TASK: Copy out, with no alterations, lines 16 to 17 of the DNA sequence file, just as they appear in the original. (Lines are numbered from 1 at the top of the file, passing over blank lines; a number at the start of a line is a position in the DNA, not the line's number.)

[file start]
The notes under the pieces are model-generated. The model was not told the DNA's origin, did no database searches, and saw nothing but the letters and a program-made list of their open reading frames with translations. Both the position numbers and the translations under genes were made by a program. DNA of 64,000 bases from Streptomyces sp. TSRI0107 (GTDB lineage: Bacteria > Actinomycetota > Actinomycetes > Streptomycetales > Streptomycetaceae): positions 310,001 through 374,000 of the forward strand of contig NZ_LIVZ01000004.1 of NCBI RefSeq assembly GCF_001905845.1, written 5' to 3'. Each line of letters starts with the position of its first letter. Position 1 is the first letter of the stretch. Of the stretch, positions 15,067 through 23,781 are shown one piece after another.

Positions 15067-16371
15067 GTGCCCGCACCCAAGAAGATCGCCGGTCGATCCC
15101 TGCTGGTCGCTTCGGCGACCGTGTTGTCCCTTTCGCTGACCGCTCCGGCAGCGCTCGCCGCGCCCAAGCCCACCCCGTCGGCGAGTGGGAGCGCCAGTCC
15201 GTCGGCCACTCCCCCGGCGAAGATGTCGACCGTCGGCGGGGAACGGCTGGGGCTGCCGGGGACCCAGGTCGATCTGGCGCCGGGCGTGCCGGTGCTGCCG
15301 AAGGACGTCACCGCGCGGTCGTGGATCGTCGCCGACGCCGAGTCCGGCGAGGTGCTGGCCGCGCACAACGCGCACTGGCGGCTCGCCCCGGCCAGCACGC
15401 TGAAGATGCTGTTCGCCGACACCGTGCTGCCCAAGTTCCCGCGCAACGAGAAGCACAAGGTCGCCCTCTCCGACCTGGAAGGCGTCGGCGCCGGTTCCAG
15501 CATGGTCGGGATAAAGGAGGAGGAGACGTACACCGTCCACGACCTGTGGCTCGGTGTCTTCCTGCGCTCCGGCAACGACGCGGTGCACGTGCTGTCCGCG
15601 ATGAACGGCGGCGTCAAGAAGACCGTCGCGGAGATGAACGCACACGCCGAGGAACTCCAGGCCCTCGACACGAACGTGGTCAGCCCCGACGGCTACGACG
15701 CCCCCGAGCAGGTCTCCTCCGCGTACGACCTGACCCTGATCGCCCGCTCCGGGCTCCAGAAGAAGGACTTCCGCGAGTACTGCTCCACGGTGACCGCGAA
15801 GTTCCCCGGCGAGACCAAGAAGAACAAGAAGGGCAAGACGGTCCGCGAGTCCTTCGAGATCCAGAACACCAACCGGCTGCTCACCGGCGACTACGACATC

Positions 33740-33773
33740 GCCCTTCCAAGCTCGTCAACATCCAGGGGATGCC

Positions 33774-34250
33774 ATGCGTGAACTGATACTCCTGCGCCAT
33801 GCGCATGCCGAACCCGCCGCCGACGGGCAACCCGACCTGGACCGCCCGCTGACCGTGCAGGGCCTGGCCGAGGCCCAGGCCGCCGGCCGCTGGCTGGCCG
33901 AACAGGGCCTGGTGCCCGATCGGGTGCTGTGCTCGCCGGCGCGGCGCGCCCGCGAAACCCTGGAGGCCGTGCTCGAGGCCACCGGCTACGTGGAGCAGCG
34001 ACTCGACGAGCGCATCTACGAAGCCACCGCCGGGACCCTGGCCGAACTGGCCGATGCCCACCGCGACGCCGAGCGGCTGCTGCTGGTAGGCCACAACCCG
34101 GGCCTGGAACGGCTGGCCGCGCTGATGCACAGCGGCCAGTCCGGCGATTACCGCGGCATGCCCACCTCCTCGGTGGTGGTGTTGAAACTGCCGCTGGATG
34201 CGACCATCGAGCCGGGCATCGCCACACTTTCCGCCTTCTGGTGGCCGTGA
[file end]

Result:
33801 GCGCATGCCGAACCCGCCGCCGACGGGCAACCCGACCTGGACCGCCCGCTGACCGTGCAGGGCCTGGCCGAGGCCCAGGCCGCCGGCCGCTGGCTGGCCG
33901 AACAGGGCCTGGTGCCCGATCGGGTGCTGTGCTCGCCGGCGCGGCGCGCCCGCGAAACCCTGGAGGCCGTGCTCGAGGCCACCGGCTACGTGGAGCAGCG